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Riverine and early ocean migration and mortality patterns of juvenile steelhead trout (Oncorhynchus mykiss) from the Cheakamus River, British Columbia

Melnychuk, Michael C., Welch, David W., Walters, Carl J., Christensen, Villy
Hydrobiologia 2007 v.582 no.1 pp. 55-65
Oncorhynchus mykiss, acoustics, freshwater, juveniles, rivers, smolts, survival rate, telemetry, British Columbia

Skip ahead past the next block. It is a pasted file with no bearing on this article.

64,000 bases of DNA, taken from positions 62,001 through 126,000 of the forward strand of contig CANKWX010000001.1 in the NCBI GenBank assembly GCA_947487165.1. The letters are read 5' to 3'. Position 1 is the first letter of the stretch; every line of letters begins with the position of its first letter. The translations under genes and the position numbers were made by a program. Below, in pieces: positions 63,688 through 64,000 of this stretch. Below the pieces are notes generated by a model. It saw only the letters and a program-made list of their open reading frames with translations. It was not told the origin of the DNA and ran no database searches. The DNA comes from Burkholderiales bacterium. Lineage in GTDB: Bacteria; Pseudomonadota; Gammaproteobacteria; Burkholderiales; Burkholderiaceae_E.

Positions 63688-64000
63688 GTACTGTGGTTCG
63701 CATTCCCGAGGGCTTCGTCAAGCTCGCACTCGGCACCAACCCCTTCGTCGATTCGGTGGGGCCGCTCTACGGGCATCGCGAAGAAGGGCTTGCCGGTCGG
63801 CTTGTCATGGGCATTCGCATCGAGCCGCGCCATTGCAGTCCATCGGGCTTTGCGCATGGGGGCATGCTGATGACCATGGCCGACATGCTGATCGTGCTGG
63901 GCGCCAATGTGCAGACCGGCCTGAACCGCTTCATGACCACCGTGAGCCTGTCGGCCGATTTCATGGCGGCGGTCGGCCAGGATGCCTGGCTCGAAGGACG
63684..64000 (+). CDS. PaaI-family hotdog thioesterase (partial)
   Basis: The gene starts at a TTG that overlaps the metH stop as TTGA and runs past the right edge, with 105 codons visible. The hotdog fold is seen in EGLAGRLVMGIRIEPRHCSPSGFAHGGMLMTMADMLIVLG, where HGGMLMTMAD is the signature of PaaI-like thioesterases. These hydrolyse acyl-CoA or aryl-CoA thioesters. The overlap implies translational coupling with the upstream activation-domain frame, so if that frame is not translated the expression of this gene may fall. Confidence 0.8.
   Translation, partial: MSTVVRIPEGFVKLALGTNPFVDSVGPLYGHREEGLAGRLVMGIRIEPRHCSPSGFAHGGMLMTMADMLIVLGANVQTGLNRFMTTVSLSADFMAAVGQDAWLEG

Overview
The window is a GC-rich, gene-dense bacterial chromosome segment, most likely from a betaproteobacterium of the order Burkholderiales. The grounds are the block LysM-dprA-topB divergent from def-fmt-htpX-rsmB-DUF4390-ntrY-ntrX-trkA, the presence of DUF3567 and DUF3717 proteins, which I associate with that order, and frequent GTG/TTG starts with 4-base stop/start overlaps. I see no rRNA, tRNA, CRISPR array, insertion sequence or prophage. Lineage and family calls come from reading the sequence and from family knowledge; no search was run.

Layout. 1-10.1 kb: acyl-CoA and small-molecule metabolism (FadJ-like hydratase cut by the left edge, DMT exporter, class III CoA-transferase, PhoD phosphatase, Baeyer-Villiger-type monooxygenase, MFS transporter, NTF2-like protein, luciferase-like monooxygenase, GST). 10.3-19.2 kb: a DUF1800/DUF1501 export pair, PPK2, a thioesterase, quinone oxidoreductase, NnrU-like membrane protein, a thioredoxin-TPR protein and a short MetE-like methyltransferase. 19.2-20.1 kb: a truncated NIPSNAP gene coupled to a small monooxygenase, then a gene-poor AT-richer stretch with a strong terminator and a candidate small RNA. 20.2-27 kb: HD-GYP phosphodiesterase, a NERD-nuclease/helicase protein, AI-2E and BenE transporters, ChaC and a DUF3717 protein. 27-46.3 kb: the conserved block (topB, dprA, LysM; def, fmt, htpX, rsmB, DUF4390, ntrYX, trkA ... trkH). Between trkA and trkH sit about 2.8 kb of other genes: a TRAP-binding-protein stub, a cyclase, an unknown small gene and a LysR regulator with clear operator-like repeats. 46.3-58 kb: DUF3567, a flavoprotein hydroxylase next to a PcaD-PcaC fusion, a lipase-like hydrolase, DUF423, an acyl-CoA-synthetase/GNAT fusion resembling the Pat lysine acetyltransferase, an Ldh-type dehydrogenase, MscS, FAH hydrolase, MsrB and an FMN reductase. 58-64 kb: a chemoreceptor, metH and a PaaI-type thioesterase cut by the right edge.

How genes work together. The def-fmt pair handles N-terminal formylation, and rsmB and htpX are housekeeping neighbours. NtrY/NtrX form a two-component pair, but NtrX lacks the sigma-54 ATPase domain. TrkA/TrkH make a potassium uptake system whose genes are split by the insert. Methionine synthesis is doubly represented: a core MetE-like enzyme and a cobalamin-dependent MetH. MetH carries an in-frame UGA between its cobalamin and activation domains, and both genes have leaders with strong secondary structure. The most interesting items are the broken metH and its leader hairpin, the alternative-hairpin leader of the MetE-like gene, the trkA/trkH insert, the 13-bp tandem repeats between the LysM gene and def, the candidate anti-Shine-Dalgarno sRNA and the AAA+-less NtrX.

High mortality (65-73%) occurred in the first month of the smolt migration in a population of wild steelhead trout. We used acoustic telemetry to monitor the downstream, estuarine, and early ocean migration of tagged smolts and estimate their mortality rates. After entering the Strait of Georgia most smolts migrated north through Johnstone and Queen Charlotte Straits rather than south through the Strait of Juan de Fuca. Of 51 smolts tagged in 2004 (49 in 2005), 36-38 (41-42) survived to leave freshwater and 14-19 (13-14) survived to leave the Strait of Georgia system. Mortality rates in separate segments of the migration were correlated with segment distances. An additional component of mobile sampling showed that few smolts died during the migration through Howe Sound. Migration rates averaged 0.7-0.9 body lengths per second (BL s-¹) downstream and 1.0-2.6 BL s-¹ in ocean waters. Aggregated detection probabilities of 92-96% on lines of ocean receivers suggest that migration routes of small fishes can be quantified over several hundred kilometres, and survival rates can be estimated for even a modest number of tagged fish. Quantifying mortality patterns during the smolt migration could help to determine causes of low marine survival rates observed in recent years.